ISG Segments 2023-2024:

24 Weeks | November 17, 2023 – May 24, 2024
Fridays | 10:00 am – 12:00 pm

An Analysis of the Generational Experiences Amongst Immigrants
Maria Pilar Bratko, Ph.D., MFT 
November 17; December 1, 8, 15; January 5, 12, 19, 26

In this course, we will discuss current literature that informs the psychological negotiations 1st generation, 1.5 generation, and 2nd generation immigrants make in the experience of longing and belonging as it relates to a dominant U.S. cultural/native (left-behind) context.

Clinically, this course will provide treatment considerations for those individuals who have this sense of longing and belonging as a result of their immigration status, whether 1st, 1.5, or 2nd generation. Related themes addressed include intergenerational transmission of trauma, unique developmental considerations, and systemic racism as it relates to the immigrant experience. Symptom presentation, transference and countertransference, and language use in treatment (when language of origin is not used), will also be explored.

Disruption and the Problem of Belonging among Immigrants
Carolina Bacchi, Psy.D.
February 2, 9, 16, 23; March 1, 8, 15, 22

This course reflects on unconscious intergenerational messages inherent in relations between individuals and collectives as we visit clinical encounters of immigrant analytic pairs. We will consider the displaced social signification and trauma while exploring immigrants’ inner emotional experience and its manifestations in the clinical process. We will also reflect on belonging and not belonging as manifested in the context of foreignness. Through readings and case material, we will deepen our understanding of the work with foreigners in clinical practice while also considering the specificities of social othering and the unconscious intergenerational messages inherent in relations between individuals and collectives.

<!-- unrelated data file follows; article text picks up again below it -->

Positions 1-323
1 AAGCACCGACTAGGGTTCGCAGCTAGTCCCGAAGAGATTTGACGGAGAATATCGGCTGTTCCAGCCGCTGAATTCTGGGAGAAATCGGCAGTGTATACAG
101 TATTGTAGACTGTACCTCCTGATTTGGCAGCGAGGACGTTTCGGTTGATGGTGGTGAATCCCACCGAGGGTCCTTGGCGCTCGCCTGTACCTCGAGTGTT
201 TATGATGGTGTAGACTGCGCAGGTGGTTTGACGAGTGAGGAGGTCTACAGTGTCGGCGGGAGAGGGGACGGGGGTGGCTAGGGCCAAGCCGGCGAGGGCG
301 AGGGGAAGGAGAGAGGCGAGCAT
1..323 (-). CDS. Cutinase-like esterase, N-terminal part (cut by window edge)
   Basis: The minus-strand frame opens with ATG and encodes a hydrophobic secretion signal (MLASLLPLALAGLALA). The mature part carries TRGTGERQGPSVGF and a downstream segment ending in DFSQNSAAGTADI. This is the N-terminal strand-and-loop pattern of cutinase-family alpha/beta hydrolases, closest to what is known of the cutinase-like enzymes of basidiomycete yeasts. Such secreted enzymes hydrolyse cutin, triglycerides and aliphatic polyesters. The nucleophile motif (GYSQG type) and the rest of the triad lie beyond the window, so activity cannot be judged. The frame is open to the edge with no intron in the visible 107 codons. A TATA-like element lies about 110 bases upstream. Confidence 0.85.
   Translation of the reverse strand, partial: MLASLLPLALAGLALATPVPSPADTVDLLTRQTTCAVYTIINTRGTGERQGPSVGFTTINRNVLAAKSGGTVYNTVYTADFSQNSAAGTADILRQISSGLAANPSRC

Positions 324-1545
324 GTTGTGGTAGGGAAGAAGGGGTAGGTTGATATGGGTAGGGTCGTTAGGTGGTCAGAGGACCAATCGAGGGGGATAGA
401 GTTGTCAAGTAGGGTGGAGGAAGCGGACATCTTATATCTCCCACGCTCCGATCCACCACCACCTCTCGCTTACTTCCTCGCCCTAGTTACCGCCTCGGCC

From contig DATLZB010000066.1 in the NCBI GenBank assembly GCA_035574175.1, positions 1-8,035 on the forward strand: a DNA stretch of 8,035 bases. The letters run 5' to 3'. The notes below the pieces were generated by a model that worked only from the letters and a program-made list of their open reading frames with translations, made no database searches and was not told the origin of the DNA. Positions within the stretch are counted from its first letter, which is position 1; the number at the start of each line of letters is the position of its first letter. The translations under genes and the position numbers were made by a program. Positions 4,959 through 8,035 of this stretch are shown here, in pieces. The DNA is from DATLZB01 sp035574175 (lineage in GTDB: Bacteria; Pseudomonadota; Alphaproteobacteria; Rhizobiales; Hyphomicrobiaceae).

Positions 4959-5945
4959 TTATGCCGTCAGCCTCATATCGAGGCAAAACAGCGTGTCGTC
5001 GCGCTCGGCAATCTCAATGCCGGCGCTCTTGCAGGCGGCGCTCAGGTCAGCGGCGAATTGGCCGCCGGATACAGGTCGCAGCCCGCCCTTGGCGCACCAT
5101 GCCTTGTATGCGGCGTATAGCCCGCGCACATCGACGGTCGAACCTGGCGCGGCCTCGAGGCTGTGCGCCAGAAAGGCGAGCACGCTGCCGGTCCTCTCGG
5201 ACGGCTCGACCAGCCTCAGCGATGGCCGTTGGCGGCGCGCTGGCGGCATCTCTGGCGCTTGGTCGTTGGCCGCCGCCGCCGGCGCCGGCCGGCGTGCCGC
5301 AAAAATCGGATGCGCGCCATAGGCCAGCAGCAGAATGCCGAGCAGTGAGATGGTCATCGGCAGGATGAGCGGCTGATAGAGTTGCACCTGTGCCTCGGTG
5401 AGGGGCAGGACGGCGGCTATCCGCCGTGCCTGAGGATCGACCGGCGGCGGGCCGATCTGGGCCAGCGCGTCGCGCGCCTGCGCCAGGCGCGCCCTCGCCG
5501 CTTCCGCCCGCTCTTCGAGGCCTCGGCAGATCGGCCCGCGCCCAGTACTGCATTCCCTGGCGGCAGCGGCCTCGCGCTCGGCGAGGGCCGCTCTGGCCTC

Otherness as Dimension of Neurodivergent and Neuroqueer Experience
Ben Morsa, Psy.D.
March 29; April 5, 12, 19; May 3, 10, 17, 24

This course will engage dimensions of otherness as they manifest in clinical theory and praxis with neurodivergent and neuroqueer patients. We will survey readings from British object relations, French psychoanalysis, community members, and activists that support our work to explore dead angles and underutilized affordances in analytic work with this population. Discussion of readings and related case material will facilitate curiosity into historical (and contemporary) assumptions about autism — in particular, those related to symbolic functioning, sociality, relationality, and somatic experience. We will also note the ways that neurodivergent and queer experience shed light on limited (and limiting) analytic assumptions of what it means to be fully human: to belong to the human experience. As time and interest allow, we will also discuss the process of psychological assessment and how analysts might make use of this intervention with neurodivergent patients.